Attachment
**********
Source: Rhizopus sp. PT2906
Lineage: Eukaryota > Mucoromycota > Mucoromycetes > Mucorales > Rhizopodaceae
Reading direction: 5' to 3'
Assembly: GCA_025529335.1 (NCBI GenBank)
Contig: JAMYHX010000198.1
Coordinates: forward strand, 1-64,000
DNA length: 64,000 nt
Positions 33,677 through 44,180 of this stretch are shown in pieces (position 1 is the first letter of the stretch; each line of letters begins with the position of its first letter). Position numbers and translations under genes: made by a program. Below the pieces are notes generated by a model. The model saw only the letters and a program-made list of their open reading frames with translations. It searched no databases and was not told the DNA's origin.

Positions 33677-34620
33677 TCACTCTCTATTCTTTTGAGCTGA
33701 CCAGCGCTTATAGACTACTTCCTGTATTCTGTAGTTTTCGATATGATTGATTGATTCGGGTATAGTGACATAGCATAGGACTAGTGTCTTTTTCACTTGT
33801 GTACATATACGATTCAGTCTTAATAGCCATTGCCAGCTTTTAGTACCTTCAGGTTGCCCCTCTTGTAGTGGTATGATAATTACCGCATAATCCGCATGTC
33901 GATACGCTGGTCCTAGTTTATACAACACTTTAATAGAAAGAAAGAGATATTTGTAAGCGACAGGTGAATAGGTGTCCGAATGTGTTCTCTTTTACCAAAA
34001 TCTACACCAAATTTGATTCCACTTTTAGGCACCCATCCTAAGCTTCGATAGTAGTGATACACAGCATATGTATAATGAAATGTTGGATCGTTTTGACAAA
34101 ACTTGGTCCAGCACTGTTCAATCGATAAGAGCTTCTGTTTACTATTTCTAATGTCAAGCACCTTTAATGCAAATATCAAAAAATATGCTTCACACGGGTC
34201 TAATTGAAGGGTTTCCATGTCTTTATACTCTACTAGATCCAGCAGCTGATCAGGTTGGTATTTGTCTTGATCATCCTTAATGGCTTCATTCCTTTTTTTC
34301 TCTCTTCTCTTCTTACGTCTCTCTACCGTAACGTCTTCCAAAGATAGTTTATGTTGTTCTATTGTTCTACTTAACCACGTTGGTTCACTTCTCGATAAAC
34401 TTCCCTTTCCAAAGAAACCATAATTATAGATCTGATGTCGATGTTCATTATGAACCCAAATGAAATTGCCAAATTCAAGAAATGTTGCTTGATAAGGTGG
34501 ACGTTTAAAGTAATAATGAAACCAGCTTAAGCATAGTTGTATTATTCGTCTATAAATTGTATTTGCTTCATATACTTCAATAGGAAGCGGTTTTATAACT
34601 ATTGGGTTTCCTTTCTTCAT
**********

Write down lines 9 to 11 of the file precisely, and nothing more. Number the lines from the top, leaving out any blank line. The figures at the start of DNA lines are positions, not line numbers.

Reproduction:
Positions 33677-34620
33677 TCACTCTCTATTCTTTTGAGCTGA
33701 CCAGCGCTTATAGACTACTTCCTGTATTCTGTAGTTTTCGATATGATTGATTGATTCGGGTATAGTGACATAGCATAGGACTAGTGTCTTTTTCACTTGT